The rotorblades couldn’t resist my kids, so there was the job to 3d print them. I did this in 40min in Tinkercad, I certainly did the connection of the blades in a different manner than the original, you see that the blades are connected even around the shaft. I also added those blue supports that should give additional strength.
Anet A8 printing the bad boy in grey, similar to the orginal:
You see there is some infill structure, I hope the rotors will last better than the orgininals, I also made them 3mm thick which is about double the original. But PLA is also a bit crisper. The two together:
And the new blades on the helicopter (about 40min print, via Octoprint):
In the back you see the rendered gcode file in Simplify3d. Nice One and a half hour repair!
In this post I compare all three versions of my light weight structure experiments, with a couple of pictures an descriptions that were not given in the video below:
Version 1 had no roof and floor holes and that created the problem for the printer, also, I was printing the PLA at 200 degrees. I learned that lower temperatures are better for bridge structures. Download both files on Thingiverse.
So, for version 2 I decided to work with round holes in all three planes, cylindric holes always yield a more organic appearance compared to triangles / prisms and I want to get more organic looking structures. Download version 2, solid and vorony version on Thingiverse.
Version 3 is a refinement of version 2 in that the smaller holes are bigger in diameter to better distinguish them better from the Vornoy holes generated automatically. Also, a greater diameter yields more surface to add the organic structure. Finally, I reduced the center holes to get a better average “wall” thickness, i.e. the distance between a hole and another hole or the sides from the box. In this way, the printer had a better chance to actually realise the Voronoy holes between the cyclinders.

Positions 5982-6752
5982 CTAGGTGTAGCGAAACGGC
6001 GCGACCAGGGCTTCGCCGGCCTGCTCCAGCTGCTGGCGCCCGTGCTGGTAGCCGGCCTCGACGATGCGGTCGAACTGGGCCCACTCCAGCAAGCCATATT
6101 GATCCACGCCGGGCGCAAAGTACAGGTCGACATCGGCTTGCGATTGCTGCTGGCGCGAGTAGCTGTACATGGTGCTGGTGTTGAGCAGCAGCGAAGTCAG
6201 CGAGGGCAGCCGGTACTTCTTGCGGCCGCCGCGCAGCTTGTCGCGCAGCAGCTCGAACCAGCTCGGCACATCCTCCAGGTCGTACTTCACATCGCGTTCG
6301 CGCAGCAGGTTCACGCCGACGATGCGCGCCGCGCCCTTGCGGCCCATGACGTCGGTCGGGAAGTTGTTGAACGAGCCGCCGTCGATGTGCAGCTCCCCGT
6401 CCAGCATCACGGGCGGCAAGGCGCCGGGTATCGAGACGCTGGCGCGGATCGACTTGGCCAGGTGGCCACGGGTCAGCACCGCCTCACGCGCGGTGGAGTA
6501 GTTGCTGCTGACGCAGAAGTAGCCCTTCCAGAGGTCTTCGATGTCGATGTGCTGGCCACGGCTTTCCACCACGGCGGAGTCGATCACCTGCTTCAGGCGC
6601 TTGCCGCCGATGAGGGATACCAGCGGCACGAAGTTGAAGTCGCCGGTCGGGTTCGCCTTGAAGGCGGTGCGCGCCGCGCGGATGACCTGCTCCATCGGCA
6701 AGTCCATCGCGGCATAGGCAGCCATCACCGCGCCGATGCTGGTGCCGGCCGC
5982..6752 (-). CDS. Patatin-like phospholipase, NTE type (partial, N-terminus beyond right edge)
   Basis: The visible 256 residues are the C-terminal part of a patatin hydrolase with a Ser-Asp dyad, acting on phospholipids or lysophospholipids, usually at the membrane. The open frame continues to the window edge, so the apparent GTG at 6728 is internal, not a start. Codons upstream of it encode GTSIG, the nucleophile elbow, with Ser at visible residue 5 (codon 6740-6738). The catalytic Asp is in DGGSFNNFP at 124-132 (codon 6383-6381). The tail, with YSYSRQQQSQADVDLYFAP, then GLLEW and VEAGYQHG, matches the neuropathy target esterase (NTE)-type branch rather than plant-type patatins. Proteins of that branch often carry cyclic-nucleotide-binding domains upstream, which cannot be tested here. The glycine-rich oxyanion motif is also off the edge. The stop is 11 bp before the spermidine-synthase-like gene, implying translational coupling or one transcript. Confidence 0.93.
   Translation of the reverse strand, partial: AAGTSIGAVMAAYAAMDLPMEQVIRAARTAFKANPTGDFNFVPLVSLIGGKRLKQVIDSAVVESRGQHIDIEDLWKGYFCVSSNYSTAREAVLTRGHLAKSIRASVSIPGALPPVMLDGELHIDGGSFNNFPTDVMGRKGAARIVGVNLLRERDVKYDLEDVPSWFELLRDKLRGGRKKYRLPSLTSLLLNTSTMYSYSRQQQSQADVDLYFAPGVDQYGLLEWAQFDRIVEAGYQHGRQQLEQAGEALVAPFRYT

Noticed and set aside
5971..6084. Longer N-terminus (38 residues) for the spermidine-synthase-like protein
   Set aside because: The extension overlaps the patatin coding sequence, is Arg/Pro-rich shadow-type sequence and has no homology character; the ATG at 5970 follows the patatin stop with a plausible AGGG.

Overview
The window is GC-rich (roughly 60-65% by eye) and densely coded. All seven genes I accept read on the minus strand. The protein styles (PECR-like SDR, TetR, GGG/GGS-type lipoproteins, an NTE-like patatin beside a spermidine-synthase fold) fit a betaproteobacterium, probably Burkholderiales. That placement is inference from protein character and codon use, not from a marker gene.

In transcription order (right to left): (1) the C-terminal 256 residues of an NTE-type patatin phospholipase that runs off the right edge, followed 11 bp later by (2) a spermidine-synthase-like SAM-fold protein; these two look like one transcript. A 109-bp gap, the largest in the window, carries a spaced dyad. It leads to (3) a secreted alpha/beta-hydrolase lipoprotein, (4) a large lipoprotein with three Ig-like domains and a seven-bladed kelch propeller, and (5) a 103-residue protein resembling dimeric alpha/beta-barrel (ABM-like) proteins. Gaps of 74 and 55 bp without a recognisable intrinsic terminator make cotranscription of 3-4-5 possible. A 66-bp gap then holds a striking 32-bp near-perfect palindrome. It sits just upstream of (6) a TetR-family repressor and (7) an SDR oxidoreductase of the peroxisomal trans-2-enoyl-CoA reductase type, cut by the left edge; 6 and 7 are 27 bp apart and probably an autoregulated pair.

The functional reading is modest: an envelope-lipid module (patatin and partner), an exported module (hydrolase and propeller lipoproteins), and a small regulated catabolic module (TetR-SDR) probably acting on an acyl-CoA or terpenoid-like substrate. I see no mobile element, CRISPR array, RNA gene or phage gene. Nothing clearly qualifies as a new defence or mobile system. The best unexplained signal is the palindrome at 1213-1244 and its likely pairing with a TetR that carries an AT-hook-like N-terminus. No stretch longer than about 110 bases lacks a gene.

Finally, I produced the Voronoy version with a thicker structure, meaning that the lines were thicker and ideally the printer has a better chance to “find” them again in the next layer:
I also reduced the printing temperature to 190 degrees from layer 3 on. The first layers I printed with 200 degrees to allow for a better sticking to the heat bed. I changed the bed to glass and used glue stick. These delicate structures have only a couple of touch points with the headbed so it is of outmost importance to have them sticking well. The servo housing shown in the end of the video was printed on pure glass without glue or spray, but the organic structures need more attention…
I recently bought the cheapest a Prusa i3 clone on the planet, an Anet A8 at gearbest. Lovely to build and certainly great for an electronics hobbyist / maker. I never would buy a 600 or even 2000€ printer today, since I don’t think to have many usage scenarios.
But there was always one dream: to print “bones” for my walking robots to make them lighter and more “bionic”. So one of the first things I designed on Tinkercad was this structure:
I’ve been searching for a while to make structures more “bone”-like, i.e. some kind of organic or cell-like holes into them. That’s not too easy.
One tutorial I found is working with Autodesk Meshmixer. a software that is really nice to work with 3d models and view them. The tutorial leads to such structures:
The problem is that this depends on the amount of points given in the 3d model itself and tessalating them is cumbersome imho.
Another software I found is the Voronoization Online service which is EXACTLY what I want (upload STL, set parameters, download STL, bang!). The point is that you don’t care about the points of which your model consists:
And here’s the video comparing the solid version and the Voronoy version:
This 6x3x3cm structure has a weight of five grams, it’s 20% infill, 3×1.5×1.5 solid sibling has six grams (but of course the solid one is MUCH sturdier).
I’ll now get into testing these parameters and understanding them in the context of 3d-printability. Exciting!